Institute of Archaeology



Re-thinking the Green Revolution in the Medieval Western Mediterranean (6th - 16th centuries)

As Mediterranean societies prepare for the impacts of climate change over the next few decades, a case study to inform their future resilience is associated with one of the defining events in world history: the emergence of Islam in the 7th century, the subsequent Arab (and later Berber) conquests of the southern and western Mediterranean, their associated population movements and the environmental adaptations that enabled these new societies to flourish. 

The introduction of new forms of agriculture that transformed the economies of the conquered regions has been previously framed as the “Green Revolution”. Moving beyond the limited focus of earlier research, with its restricted spatial and chronological scope, this project will adopt an integrated ecological approach, encompassing plants, animals and soils, from production through to consumption, and compare the impact and legacy of environmental transformations associated with long-term societal change in the western Mediterranean (Iberia and Morocco), beyond the initial Arab/Berber conquests. 

Adopting a broader chronological span, from the century before the conquests through to the century after the dissolution of the last Islamic polity in Iberia, the transition from Islamic to Christian regimes in Iberia will be compared, for the first time, with the persistence of Islamic polities in northwest Africa, against the backdrop of climatic fluctuations. This will enable relationships between environmental transformations and sequences of political and demographic change to be effectively contextualised.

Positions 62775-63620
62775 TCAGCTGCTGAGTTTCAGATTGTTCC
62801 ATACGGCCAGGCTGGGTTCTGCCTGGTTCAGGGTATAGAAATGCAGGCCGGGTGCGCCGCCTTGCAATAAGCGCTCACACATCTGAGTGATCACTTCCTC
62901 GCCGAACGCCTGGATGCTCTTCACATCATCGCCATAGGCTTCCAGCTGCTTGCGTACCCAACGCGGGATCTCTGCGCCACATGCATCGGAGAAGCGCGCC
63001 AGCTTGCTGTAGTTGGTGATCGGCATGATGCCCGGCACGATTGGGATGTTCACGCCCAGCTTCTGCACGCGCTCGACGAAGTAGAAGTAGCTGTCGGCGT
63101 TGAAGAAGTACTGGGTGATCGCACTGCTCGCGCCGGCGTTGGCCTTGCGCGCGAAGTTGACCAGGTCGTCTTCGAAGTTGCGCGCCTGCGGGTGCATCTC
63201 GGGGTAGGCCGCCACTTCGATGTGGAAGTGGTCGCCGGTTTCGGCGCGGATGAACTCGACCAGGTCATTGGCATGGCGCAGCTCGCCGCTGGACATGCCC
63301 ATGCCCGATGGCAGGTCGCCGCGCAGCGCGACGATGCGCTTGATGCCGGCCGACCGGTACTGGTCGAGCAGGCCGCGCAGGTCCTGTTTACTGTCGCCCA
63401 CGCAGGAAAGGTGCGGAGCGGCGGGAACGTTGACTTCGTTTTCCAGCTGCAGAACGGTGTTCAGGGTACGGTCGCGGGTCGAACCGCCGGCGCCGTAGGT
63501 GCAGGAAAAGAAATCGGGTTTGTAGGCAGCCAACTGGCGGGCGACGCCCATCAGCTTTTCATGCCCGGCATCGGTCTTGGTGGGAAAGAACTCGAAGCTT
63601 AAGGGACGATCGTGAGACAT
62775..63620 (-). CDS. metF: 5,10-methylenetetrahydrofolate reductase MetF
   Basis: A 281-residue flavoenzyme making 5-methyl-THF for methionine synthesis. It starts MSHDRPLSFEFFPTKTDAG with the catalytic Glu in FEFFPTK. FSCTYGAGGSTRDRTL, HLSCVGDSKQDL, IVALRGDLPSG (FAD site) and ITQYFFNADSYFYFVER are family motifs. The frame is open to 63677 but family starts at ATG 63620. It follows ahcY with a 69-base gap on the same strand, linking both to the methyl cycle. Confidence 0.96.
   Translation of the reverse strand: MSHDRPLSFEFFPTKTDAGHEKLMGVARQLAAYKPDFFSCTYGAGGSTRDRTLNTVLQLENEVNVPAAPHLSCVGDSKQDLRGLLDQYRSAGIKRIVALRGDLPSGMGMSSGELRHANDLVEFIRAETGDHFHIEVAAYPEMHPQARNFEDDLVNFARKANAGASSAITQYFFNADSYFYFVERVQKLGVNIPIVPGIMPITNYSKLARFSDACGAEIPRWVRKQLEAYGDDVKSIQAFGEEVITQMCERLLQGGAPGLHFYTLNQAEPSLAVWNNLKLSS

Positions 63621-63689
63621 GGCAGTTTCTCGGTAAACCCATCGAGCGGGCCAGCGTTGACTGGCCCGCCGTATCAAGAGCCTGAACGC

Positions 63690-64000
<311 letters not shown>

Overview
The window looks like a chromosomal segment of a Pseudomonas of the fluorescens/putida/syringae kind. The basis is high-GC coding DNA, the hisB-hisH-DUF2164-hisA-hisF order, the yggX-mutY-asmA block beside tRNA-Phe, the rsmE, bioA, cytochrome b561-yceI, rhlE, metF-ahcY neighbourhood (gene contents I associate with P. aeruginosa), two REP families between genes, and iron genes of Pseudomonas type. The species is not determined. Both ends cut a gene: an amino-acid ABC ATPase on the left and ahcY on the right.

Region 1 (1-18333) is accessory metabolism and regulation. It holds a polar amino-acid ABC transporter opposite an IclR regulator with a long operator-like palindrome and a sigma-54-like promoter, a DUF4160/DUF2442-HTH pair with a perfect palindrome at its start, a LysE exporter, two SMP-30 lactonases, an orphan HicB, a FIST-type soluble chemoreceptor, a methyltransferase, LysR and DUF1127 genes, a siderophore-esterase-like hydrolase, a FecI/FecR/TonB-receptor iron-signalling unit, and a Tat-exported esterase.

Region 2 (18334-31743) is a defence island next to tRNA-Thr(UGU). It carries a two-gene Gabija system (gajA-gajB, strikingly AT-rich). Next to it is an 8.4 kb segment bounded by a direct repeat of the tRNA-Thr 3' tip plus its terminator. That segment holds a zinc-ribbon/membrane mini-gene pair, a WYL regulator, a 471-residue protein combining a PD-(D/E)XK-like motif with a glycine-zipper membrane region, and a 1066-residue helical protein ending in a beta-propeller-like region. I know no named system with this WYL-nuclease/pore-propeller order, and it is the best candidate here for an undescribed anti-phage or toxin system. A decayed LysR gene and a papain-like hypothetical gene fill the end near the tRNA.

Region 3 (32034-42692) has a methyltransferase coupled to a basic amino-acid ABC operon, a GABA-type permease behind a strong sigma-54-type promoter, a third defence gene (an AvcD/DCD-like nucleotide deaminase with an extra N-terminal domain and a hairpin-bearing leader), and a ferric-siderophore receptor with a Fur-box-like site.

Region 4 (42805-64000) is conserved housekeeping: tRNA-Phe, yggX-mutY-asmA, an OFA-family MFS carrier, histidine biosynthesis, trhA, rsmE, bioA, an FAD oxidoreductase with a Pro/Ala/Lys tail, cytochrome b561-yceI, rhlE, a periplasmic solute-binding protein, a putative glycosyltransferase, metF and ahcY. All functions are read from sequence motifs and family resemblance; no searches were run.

The synergy between the project's groups will combine regional specialisms with a wealth of scientific expertise, enabling the project to conduct the first long-term and inter-regional study of how conquest, migration and encounters with resident populations and landscapes drove environmental transformation in the western Mediterranean during this formative period in world history.

Related outputs

  • Fenwick, C. et al. (2021), ‘A medieval boom in the Northwest Sahara: Evolving oasis landscapes in the Wadi Draa, Morocco (c.700-1500 AD)’, Journal of Islamic Archaeology 8/2.
  • Fenwick, C. (2020), Early Islamic North Africa: A New Perspective. London.
  • Fenwick, C. (2013), ‘From Africa to Ifrīqiya: Settlement and Society in Early Medieval North Africa (650–800)’, Al-Masāq: Islam and the Medieval Mediterranean 25/1: 9-33.


  • ERC Synergy Grant 2022 (ERC-2022-SYG)